Let’s help grow our SMEs!
On Saturday 10 February I had the pleasure of taking part in the #LeTop2018 event organised by Afep (the French association of large companies), of which Societe Generale was a partner. The goal of this all-day event was to give SME directors an opportunity to get together with the CEOs of major businesses to discuss some of their concerns. Frédéric Oudéa, CEO, SG, was an active participant in the event.
The concerns and messages conveyed by all the entrepreneurs regarding key issues such as growth, innovation and change management came as no surprise to me since, as Managing Director of Societe Generale retail banking in France, I’m lucky enough to meet with businesses of varying sizes almost every day, and as a result, I'm acutely aware of the issues they face.
Further to this enriching event, I’d like to go back over three of the widely-discussed topics: how to boost innovation, how to improve the way we support SMEs to foster their growth plans and how we can take inspiration from their successful ventures and agility.
Regarding innovation, SMEs frequently ask themselves how they can incorporate digital technology into their business. If we compare France to our fellow European countries as regards the use of digital technology, a sort of paradox emerges: on the one hand, here in France we are highly “connected” in our everyday lives, yet on the other hand, French businesses still lag behind sometimes when it comes to embracing digital tools. Based on this observation, at Societe Generale we have opted to breathe life into our innovation projects by mobilising the agility and creativity of our people. We decided several years ago to provide every employee with mobile tools. More recently, we launched a managerial initiative to encourage in-house startup projects. It might seem simpler to launch an initiative of this type in a company quoted on the stock exchange rather than a small business, but the principle of building on the ideas and enthusiasm of employees themselves can be applied to all businesses, regardless of size. We also foster exchanges and feedback on this topic among our customers through contents and events devoted to these “new models” arising from the digital transformation. And one of the things that also struck me in the course of my fascinating conversations with these small businesses was that we have a lot to learn from their dynamic approach and creativity. All their projects and initiatives are highly inspirational!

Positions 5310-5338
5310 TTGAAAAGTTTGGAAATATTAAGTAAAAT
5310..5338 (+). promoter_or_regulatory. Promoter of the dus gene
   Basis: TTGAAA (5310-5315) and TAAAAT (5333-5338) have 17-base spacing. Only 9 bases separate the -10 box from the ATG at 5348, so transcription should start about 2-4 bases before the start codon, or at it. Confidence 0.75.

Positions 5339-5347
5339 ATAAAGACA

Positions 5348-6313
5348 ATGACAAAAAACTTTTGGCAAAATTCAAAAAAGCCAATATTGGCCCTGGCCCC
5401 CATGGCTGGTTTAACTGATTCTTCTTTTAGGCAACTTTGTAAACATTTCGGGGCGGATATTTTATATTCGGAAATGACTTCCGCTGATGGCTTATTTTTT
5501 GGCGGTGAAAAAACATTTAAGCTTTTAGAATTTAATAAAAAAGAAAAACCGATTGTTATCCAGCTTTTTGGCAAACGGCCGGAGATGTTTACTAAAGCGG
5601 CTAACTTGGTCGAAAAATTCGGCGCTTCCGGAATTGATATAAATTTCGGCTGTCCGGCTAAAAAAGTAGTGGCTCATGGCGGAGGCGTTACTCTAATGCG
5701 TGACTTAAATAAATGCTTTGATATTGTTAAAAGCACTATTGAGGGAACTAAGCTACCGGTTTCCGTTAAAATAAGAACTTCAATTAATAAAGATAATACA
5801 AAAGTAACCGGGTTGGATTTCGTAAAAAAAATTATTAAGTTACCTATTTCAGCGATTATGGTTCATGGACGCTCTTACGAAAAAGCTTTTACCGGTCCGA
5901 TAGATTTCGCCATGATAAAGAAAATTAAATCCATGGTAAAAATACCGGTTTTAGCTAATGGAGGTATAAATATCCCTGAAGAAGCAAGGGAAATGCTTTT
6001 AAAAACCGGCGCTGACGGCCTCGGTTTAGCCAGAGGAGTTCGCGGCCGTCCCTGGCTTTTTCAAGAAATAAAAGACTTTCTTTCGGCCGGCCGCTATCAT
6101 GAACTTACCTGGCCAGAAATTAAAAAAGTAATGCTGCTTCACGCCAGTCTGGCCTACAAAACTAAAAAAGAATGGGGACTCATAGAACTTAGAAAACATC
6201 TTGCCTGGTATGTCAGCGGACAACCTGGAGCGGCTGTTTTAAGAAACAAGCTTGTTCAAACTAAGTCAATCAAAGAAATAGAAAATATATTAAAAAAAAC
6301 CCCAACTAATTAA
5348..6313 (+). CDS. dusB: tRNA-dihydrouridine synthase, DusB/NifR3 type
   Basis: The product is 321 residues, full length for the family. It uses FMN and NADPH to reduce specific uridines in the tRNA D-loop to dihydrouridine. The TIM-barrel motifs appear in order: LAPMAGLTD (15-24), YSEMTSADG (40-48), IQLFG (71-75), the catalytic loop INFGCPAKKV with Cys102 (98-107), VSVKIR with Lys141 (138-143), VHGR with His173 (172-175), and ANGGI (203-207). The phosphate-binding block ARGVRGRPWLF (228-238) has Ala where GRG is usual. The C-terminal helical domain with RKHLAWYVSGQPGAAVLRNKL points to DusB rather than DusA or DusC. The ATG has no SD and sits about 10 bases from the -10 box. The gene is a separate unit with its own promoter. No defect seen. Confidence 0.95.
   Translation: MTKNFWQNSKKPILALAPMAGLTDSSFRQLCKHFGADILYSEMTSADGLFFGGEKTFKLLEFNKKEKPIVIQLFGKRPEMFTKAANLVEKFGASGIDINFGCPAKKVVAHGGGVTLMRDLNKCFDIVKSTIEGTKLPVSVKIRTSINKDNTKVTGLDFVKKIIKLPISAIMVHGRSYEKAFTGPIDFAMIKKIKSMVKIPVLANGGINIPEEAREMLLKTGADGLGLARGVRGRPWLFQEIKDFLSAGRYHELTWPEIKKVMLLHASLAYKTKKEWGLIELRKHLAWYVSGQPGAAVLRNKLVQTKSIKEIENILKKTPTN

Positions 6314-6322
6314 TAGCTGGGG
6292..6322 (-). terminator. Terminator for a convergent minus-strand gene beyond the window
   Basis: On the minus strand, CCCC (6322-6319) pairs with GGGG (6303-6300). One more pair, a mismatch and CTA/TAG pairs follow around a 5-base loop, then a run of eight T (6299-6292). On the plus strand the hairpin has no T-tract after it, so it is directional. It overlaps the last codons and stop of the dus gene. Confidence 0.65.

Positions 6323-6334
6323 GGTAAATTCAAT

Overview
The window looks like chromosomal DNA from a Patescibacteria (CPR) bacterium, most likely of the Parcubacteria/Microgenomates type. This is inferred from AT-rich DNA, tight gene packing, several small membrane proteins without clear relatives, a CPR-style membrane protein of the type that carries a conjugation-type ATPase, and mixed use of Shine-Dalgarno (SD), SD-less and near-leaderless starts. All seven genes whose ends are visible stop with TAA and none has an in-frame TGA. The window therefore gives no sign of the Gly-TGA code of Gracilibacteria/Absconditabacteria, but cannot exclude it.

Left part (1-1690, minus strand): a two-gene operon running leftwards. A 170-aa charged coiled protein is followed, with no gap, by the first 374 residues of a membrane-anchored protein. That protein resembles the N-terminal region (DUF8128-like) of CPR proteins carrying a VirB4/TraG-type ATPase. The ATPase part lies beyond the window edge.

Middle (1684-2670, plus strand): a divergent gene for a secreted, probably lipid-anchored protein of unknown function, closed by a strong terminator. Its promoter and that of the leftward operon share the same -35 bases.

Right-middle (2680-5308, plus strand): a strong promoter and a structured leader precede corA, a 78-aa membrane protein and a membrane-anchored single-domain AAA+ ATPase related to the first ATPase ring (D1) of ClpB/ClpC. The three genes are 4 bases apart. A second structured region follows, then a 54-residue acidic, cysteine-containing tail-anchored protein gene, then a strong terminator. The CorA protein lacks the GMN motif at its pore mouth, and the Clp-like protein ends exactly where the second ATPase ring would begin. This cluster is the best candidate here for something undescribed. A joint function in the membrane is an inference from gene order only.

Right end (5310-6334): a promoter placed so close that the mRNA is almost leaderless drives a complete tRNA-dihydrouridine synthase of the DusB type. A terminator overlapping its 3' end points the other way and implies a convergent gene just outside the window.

On another note, funding is a difficulty frequently mentioned by SMEs. As bankers, this is naturally a subject of paramount interest to us. As a general remark, and if we compare France with other economies, the major issue facing French businesses concerns equity financing. This leads us to note another specific aspect of the French economy: households tend to have significant savings, but they choose to invest them mainly in low-risk savings products (regulated savings accounts or life insurance products). Several attempts have been made to incite private investors to shift part of their savings to the financing of small businesses. The outcome so far is not convincing, but in conjunction with public authorities, some banks - with SG leading the way - are fully committed to the PACTE initiative. Second topic: bank funding. From a general perspective, SMEs do not appear to have any issue with bank funding (loans to small businesses are rising by over 5% per year, which is well above economic growth and much higher than the corresponding figure for other European states). However, we are of the opinion that we still need to improve our offer and responsiveness. For this reason, here at Societe Generale we have made the conscious decision to adapt our retail banking network to improve our ability to support SMEs in ways that go beyond simply approving bank loans. We decided to create Business Hubs providing specialised assistance in the use of funding. These new hubs offer small businesses access to specially trained experts and enable us to provide tailored advice to best meet their specific funding needs (cash flows, real estate, export credit, and so on). Our ambition is to combine proximity (150 access points for exchanges with Business Advisers within the SG network), expertise and synergies with all of the Group’s business lines as well as our international structures.
Moving on to the third key issue of the day. I was genuinely impressed by the creative appeal of all the projects being driven by our talented, enthusiastic small business leaders. These businesses included SMEs involved in new IT sectors, ranging from data to cyber security, the food industry, ecology, waste treatment and energy savings, change management and human resources and, in a general sense, all the fields corresponding to emerging customer habits (and there are many more!). For those of us operating within major Groups, they are a source of inspiration and an example of how we might reconsider our own practices, as well as a poignant lesson in agility and determination.
My warm thanks to all of you for this breath of fresh air and optimism!
“Growing small businesses, a major issue for securing long-term economic recovery”
There is a critical need to lend our support to SMEs because they contribute to job creation and boost exports, both of which are key drivers of economic recovery. The French economy is showing promising signs of recovery after a fairly sluggish decade. In this context, the ability of small businesses to sustain their growth is even more crucial to establishing a virtuous circle of economic recovery.
Let’s give them our full support!